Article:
The last voyage of a Royal Navy explorer credited with giving Australia its name will see his remains returned to the village where he was born.
The remains of Captain Matthew Flinders, who led the first circumnavigation of Australia, were discovered by experts excavating St James’s burial ground, Euston, London, for the new High Speed rail project.
Following a request by descendants of the Flinders family and the local community that he be returned to his home village of Donington, Lincolnshire, HS2 Ltd’s chief executive Mark Thurston has written to the family to say he can be buried there.
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The last voyage of a Royal Navy explorer credited with giving Australia its name will see his remains (pictured being dug up) returned to the village where he was born, it has been announced
The remains (left, being dug up) of Captain Matthew Flinders, who led the first circumnavigation of Australia, were discovered by experts excavating St James’s burial ground, Euston, London, for the new High Speed rail project. Following a request by descendants of the Flinders family and the local community that he be returned to his home village of Donington, Lincolnshire (right)
His final resting place, more than 200 years after his death, will be at the Church of St Mary and the Holy Rood in Donington, near Spalding, where he was baptised, and where many members of his family are buried.
The move has been supported by the Church of England’s Diocese of Lincoln, which has given consent to the reburial at the parish church.
The Rt Rev Dr David Court, acting Bishop of Lincoln, said: ‘It is an honour for both the church and the diocese that we will be able to welcome home one of Lincolnshire’s great explorers.’
The move has been supported by the Church of England’s Diocese of Lincoln, which has given consent to the reburial at the parish church. Pictured: Where the remains were dug up in Euston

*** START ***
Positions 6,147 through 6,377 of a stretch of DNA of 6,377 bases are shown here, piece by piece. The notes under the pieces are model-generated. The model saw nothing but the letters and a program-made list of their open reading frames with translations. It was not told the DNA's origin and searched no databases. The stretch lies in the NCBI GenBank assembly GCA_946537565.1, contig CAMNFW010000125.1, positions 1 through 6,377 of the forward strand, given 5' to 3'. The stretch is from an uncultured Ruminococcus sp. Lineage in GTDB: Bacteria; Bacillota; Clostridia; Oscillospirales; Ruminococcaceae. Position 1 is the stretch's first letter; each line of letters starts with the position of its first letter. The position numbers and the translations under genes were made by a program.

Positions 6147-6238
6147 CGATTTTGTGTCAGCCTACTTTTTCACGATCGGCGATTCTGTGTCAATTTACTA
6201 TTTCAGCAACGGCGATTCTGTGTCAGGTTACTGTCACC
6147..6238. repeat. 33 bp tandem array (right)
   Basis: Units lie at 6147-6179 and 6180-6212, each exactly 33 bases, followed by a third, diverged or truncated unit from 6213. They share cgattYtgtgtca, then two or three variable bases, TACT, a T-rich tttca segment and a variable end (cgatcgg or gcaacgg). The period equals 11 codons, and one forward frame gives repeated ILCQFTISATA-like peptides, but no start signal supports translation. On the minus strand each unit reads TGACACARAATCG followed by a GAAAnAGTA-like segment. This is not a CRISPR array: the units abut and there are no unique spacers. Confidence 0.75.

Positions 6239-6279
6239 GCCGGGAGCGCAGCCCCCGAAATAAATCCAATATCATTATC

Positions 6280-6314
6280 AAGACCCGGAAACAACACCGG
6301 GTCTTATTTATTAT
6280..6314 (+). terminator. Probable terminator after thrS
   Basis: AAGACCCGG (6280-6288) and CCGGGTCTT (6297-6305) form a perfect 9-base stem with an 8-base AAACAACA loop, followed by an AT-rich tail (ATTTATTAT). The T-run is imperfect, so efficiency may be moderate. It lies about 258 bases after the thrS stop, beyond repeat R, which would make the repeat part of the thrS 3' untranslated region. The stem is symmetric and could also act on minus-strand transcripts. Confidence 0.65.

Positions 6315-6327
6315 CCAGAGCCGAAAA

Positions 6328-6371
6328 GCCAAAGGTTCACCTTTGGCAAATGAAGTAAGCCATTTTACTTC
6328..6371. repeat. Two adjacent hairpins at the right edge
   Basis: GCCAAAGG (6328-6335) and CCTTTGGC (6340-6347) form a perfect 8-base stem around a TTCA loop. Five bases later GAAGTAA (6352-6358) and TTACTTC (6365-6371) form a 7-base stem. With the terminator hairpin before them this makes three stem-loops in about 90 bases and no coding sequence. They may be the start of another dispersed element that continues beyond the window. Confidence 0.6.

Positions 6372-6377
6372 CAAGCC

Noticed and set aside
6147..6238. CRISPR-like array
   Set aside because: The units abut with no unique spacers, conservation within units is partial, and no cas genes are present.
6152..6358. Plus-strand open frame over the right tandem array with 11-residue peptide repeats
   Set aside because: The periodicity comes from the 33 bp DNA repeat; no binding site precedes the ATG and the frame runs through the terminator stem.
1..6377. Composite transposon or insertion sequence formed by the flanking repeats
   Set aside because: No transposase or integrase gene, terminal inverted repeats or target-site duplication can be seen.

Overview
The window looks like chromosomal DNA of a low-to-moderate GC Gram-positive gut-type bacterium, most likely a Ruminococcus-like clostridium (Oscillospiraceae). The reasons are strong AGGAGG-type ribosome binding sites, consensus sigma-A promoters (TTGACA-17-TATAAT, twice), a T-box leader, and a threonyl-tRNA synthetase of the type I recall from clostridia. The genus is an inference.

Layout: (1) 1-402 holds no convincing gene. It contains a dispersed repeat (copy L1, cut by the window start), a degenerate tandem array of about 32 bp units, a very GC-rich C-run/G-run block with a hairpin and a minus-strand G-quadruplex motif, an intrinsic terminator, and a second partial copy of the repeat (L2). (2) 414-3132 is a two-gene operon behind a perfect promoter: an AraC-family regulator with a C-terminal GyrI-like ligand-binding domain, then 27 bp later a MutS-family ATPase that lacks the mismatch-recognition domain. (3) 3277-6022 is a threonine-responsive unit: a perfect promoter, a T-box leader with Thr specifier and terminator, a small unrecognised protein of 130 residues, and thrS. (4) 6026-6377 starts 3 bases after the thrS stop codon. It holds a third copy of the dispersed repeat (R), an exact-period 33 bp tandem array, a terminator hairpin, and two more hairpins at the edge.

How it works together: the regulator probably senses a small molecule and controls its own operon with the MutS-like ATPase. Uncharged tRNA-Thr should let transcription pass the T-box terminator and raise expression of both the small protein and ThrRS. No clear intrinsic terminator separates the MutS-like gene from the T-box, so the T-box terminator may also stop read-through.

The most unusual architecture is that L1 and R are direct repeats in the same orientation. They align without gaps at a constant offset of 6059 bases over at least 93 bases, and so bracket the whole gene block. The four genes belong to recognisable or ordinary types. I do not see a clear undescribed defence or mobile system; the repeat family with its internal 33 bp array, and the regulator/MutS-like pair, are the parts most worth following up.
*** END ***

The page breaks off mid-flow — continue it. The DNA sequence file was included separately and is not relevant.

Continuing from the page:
Captain Flinders made several significant journeys, notably as commander of HMS Investigator, in which became the first known person to navigate around the entire coast of Australia and confirm it as a continent
In his will Captain Flinders, who joined the Navy aged 15, left instructions for the erection of four marble slabs in the church to commemorate him and his forefathers, while there is also a display and a stained glass window marking his life.
The Rev Charles Robertson, Vicar of St Mary and the Holy Rood, said: ‘It is with great honour and joy that we received the good news that the mortal remains of Captain Matthew Flinders will come to Donington.
‘It is a privilege to welcome home this great explorer to rest in peace in his home church.’
The Rev Charles Robertson, Vicar of St Mary and the Holy Rood (right), said: ‘It is with great honour and joy that we received the good news that the mortal remains of Captain Matthew Flinders (left, his breast plate) will come to Donington
The statue of explorer Matthew Flinders and his faithful cat Trim outside London’s Euston railway station, where his remains were discovered in a long abandoned burial ground
Helen Wass, HS2 head of heritage, said: ‘It is fitting that the last voyage of Captain Matthew Flinders will be back to the village of Donington where he grew up and we are pleased to be playing our part in his last journey.
‘This local boy from Donington put Australia on the map due to his tenacity and expertise as a navigator and explorer.’
Captain Flinders made several significant journeys, notably as commander of HMS Investigator which he navigated around the entire coast of Australia, the first known person to do so, confirming it as a continent.
The explorer was joined by Bungaree, an Aboriginal Australian who was the first from the country to sail around the continent.
Captain Flinders is also credited with giving Australia its name, although he was not the first to use the term, with his work popularising its use.
Captain Flinders: British navigator, hydrographer and scientist
Capt Flinders is famous for sailing the HMS Investigator around Australia with Englishman George Bass and Indigenous man Bungaree between July 1802 and May 1803.
That voyage proved to the Europeans that Australia was a single continent, rather than two separate landmasses previously called New Holland and New South Wales.
Capt Flinders is also widely credited with popularising the name Australia as well, even though he was not the first to coin the term.
The navigator and scientist was born on March 16, 1774, in Donington, Lincolnshire and was educated at Donington Grammar School.
From a young age, Flinders, had a passion to set sail and explore the world after reading Robinson Crusoe
His father was Matthew Flinders, a surgeon and his mother was named Sussanah.
The precocious teenager had a yearning for adventure and after reading Robinson Crusoe, wanted to take to the high seas, so joined the navy at the age of fifteen in 1789.
He set sail in 1791 under the direction of William Bigh on a voyage to transport breadfruit from Tahiti to Jamaica and then in, after returning to England, saw action at the naval battle of the Glorious First in June 1794.